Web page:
I felt bad for lying to Red about being in a hurry, but LA is a city that was built on its propensity to weave fiction, lies, and exaggerations; here, dishonesty is compulsory. To be honest, I cared very little about my job. I had been making a meager living penning click-bait garbage for some awful online news rag that could have easily replaced me with a chimpanzee at any moment. As numbed as I was, I could still tell that the job was starting to get under my skin. Everything I wrote was both nausea-inducing and contributed to the ongoing fall of Western civilization. I penned some real IQ-melters, things like "21 Former Celebs who are now Ugly" or "Why Did this Politician Eat a Burrito Wrapped in a Diaper?", and the occasional gem like "The 50 Best Simpsons Tattoos of all Time".
I was becoming something that I’d always hated as a direct result of living in that cursed metropolis. What was to become of me? Was I destined to become another shriveled-up sidewalk worm, baked by the California sun like old Red? It was a grim predicament indeed, but I remained determined to earn a living writing one way or another. Finding a way to do it while keeping my soul intact would be the real struggle.
Instead of walking my usual route through the urban hellscape to the dreary building where our pitiful excuse for a “newsroom” was located, I almost unconsciously choose to walk in the opposite direction. In those days the only joy I knew came from an Indian restaurant in the neighborhood, but even that wasn’t enough to keep the self-loathing at bay. I was convinced that in order to salvage whatever remained of my battered soul I would have to at least quit my job, if not join a remote monastery somewhere and devote my life to Christ.
It was 15 minutes after the hour and I was 15 minutes late for our weekly meeting when I ordered a plate of samosas from the familiar Indian joint. I remember gazing through the window behind the counter into the kitchen where I saw what appeared to be a couple of Mexicans cooking my Indian food, I remember thinking that was the most American thing I’d seen all day.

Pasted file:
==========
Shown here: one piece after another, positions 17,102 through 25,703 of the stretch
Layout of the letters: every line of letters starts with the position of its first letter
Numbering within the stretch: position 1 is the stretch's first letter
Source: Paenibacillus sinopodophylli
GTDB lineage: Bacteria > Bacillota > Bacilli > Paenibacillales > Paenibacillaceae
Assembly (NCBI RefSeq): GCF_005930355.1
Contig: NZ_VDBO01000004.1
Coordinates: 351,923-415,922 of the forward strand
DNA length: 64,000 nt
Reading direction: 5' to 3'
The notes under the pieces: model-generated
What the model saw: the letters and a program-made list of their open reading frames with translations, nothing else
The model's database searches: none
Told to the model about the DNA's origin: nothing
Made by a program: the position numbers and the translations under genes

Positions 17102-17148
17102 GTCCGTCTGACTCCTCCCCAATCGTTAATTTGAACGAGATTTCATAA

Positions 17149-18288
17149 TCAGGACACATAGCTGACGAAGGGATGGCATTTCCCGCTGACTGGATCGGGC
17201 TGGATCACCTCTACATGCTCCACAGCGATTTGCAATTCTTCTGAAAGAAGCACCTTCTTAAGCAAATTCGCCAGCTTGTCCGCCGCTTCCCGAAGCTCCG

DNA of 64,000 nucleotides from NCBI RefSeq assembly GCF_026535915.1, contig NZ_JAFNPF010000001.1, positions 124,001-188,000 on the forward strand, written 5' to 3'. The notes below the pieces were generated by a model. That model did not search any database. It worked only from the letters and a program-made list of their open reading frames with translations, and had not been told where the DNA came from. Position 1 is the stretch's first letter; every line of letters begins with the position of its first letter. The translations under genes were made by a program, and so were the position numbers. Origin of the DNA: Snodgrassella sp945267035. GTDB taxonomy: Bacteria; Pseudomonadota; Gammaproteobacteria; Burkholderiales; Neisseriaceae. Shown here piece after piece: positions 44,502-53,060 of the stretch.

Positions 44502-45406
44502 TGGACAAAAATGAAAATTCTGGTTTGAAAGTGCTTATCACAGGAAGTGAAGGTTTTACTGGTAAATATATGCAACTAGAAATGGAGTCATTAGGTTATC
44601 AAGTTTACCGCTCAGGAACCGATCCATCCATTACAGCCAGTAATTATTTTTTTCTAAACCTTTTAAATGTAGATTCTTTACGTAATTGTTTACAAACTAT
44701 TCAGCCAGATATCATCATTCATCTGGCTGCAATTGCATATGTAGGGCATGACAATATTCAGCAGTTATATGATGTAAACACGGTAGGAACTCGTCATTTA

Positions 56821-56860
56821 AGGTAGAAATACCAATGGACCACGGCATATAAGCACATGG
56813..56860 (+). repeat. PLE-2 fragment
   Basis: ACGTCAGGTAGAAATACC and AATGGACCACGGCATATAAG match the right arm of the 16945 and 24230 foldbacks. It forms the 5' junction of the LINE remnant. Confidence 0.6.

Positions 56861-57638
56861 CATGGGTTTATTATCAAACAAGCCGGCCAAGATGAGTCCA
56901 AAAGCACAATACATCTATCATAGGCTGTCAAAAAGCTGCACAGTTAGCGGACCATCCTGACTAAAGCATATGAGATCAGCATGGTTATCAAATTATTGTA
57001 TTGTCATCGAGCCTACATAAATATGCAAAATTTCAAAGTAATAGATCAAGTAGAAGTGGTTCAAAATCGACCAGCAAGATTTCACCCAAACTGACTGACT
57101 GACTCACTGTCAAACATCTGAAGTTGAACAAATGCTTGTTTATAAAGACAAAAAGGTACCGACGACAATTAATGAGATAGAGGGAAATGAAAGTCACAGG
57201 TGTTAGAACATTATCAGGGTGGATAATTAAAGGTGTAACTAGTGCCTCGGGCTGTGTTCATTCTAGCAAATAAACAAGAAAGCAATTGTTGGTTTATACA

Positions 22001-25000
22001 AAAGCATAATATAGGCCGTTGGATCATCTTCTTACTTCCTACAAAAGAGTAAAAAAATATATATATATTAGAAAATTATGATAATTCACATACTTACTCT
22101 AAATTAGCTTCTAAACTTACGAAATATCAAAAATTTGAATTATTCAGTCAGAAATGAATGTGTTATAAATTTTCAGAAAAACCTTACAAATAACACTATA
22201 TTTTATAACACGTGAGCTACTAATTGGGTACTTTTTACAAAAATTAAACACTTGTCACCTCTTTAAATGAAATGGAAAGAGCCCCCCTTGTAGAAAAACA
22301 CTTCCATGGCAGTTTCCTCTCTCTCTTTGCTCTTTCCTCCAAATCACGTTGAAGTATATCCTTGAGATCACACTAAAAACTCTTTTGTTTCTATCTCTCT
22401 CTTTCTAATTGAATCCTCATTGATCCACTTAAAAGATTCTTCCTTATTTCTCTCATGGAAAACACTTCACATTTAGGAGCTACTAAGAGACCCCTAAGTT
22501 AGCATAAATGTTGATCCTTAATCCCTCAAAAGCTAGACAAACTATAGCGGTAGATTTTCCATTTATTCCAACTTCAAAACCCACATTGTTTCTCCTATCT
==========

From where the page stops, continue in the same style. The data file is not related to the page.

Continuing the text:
I was already in a pretty rotten mood, but what came next would somehow sour things even further. While awaiting my medium-quality samosas I heard a familiar voice, but not one that inspires joy, quite the opposite. On a television screen on the wall of the small restaurant was the ghastly visage of Hillary Clinton accompanied by the sound of a contrived cackle. Suddenly my appetite was gone. I’d had the great displeasure of seeing that broad just about everywhere I looked in this city. Little did I know that this small, seemingly insignificant annoyance was actually the inciting incident that would eventually make my future heading clear to me.
It seemed to me at the time that American politics and Hollywood had a lot in common; overpaid actors who memorize their lines and do as directed by the men behind the curtain. We observe and get worked up like children watching professional wrestling, mindlessly cheering for whatever swindler has captivated our attention by pretending to care about whatever our pet issue is at the time. Whether it’s criminal A or criminal B, the uniparty always wins, and very few commentators at the time were willing to admit it.
The political news media’s “best” people (the Don Lemons and Sean Hannitys of the world) were little more than well-spoken models, groomed and paid to deliver pre-approved talking points. True journalistic integrity didn't seem to factor into the equation at all. I always admired guys like Wolfe, Pulitzer, and Thompson, who were seemingly venerated for sharing (what at least appeared to be) their own personal takes on the times, so I figured; why not try my hand? Nothing could be more embarrassing than what I was already doing, so what did a schmendrick like me have to lose by stepping into this new arena?